Before I comment, I want to briefly add a quote from Phil's post above:
Phil Stevens wrote: ... if done correctly.
Phil's post above is excellent, and I just want to play on it. I raise cows, not sheep, but they're similar as they mostly graze ground growing forages and browse a little shrubbery and tree leaves. One difference they have in direct impact to forages is cows only have one row of front teeth, and they pull forage into their mouth with their tongue, then bite and pull. Sheep have two rows of front teeth and can bite closer to the soil surface than a cow. This means sheep have the potential to overgraze a paddock worse than cows, even possibly denuding a soil.
Like Phil's post, it's all about management, and keeping the animals on the move. Some say it takes three days for a grazed grass to begin regrowth, and that's the number I use on my farm. During the growing season, my cows are in a paddock for three days, then I move them. Always. Even if there is what appears to the eye to be ungrazed grasses which some of my neighbors may interpret as "wasteful". It is anything but that. By me moving my cows, all the forages in a paddock get to rest, allowing time to not only regrow above the surface of the soil, but to also store carbohydrate energy in their root systems for the next grazing. Grass regrowth energy comes from stored energy in the roots, and it's very important to allow time (generally three weeks but it varies) for a grass to build back up the energy stores in their roots after a grazing. Failure to do this results in weakened grasses or in a worst case scenario from repeated overgrazing is grass die-out. Nature will rapidly fill the void of dying grasses with other things, sometimes things that grazing animals don't want to graze. Rotational grazing done correctly, which is allowing for rest, stimulates grasses and other forages such as legumes to spread and improves pastures.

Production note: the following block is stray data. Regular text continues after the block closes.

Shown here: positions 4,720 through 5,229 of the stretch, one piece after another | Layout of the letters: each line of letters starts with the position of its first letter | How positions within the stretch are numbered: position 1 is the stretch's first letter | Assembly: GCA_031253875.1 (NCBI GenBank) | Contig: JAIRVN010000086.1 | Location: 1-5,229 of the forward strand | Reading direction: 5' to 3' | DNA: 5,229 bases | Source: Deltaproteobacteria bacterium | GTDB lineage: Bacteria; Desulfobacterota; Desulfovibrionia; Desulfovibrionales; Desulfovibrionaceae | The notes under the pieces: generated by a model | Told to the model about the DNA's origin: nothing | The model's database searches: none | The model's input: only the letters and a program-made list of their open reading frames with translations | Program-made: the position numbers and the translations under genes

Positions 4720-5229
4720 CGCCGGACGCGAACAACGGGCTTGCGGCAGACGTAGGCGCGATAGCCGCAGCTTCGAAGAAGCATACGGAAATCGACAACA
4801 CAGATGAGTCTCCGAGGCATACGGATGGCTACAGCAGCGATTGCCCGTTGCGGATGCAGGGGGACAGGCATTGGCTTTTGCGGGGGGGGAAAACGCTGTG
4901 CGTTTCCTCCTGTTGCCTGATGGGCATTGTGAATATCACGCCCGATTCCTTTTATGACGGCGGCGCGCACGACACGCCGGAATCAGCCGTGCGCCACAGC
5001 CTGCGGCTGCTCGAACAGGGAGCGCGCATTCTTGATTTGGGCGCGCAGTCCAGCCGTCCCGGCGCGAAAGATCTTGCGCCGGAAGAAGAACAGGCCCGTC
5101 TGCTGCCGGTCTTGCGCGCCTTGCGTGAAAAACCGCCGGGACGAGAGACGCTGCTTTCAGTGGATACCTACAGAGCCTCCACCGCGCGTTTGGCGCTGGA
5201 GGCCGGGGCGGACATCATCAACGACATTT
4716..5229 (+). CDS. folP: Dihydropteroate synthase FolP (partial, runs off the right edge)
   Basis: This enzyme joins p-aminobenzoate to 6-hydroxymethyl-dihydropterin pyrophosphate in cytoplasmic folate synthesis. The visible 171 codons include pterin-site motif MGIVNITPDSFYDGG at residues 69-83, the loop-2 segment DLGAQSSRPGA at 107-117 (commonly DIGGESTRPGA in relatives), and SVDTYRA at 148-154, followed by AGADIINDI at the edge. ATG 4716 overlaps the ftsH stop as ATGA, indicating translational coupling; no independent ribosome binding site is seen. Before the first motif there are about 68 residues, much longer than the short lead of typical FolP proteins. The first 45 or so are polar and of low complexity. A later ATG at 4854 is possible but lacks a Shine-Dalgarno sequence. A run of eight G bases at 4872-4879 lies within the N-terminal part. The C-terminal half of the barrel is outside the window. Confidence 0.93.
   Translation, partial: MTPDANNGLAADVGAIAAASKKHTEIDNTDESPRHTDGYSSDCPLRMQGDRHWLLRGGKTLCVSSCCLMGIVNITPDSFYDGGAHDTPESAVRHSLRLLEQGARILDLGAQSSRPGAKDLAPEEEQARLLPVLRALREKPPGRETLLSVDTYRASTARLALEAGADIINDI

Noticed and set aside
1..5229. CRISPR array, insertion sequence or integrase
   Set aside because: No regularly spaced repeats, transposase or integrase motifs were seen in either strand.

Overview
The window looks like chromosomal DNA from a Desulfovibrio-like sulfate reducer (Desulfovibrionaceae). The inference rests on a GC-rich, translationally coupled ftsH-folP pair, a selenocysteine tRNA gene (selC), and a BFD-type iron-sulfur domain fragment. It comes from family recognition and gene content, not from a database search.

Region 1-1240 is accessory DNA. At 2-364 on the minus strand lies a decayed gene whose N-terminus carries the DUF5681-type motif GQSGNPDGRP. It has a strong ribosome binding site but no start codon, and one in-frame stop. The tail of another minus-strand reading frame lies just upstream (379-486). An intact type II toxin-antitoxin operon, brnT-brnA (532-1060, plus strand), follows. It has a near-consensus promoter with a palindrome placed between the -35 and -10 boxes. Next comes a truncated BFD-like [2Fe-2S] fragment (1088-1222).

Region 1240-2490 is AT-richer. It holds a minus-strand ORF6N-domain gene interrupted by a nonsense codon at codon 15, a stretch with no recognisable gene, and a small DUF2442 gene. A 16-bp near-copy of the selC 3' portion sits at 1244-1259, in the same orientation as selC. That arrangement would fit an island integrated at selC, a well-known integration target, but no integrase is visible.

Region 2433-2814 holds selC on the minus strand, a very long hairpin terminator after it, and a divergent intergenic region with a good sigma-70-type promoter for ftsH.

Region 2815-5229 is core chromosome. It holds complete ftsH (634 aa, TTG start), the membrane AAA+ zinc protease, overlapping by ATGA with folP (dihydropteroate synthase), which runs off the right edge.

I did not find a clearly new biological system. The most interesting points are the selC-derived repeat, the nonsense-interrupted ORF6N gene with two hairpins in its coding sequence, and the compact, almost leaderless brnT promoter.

On my farm, I move my cows every 3 days, and it is usually 4-5 weeks before the cows have run a full circle circuit and are back grazing the first paddock again. In the spring when cool-season grasses grow rapidly, my cows can't keep up so I mow to keep the grasses tender and higher in protein instead of letting them get stemmy and go to seed. In the summer, I don't need to mow the warm-season grasses to maintain anything.
There is another benefit to this type of rotational grazing I will mention, and it breaks the parasite cycles in grazing animals. Many adult parasites come out in animal poop, lay eggs in the soil, where they hatch and then the larvae crawl up grasses and other forages waiting to be ingested by a cow, repeating the cycle. If too much time lapses, the larvae die, thus breaking the cycle. Similar things with sheep too, but may I suggest looking into sheep parasite cycles to make sure rotational grazing is done accordingly to break those parasite cycles as I am not familiar with sheep parasites.
Paul Ladendorf wrote:With only 5 sheep per acre will they build the soil back up without other inputs?
It will build up the soil biology, but it will not increase soil mineral content. Soil biology is what makes soil minerals available for plants to use, so increasing soil biology can help make available minerals in the soil that are otherwise less available in lower biological numbers.
I assume I'll have to supplement their diet heavily.
Maybe not. I do suggest they have a mineral appropriate for sheep available free choice.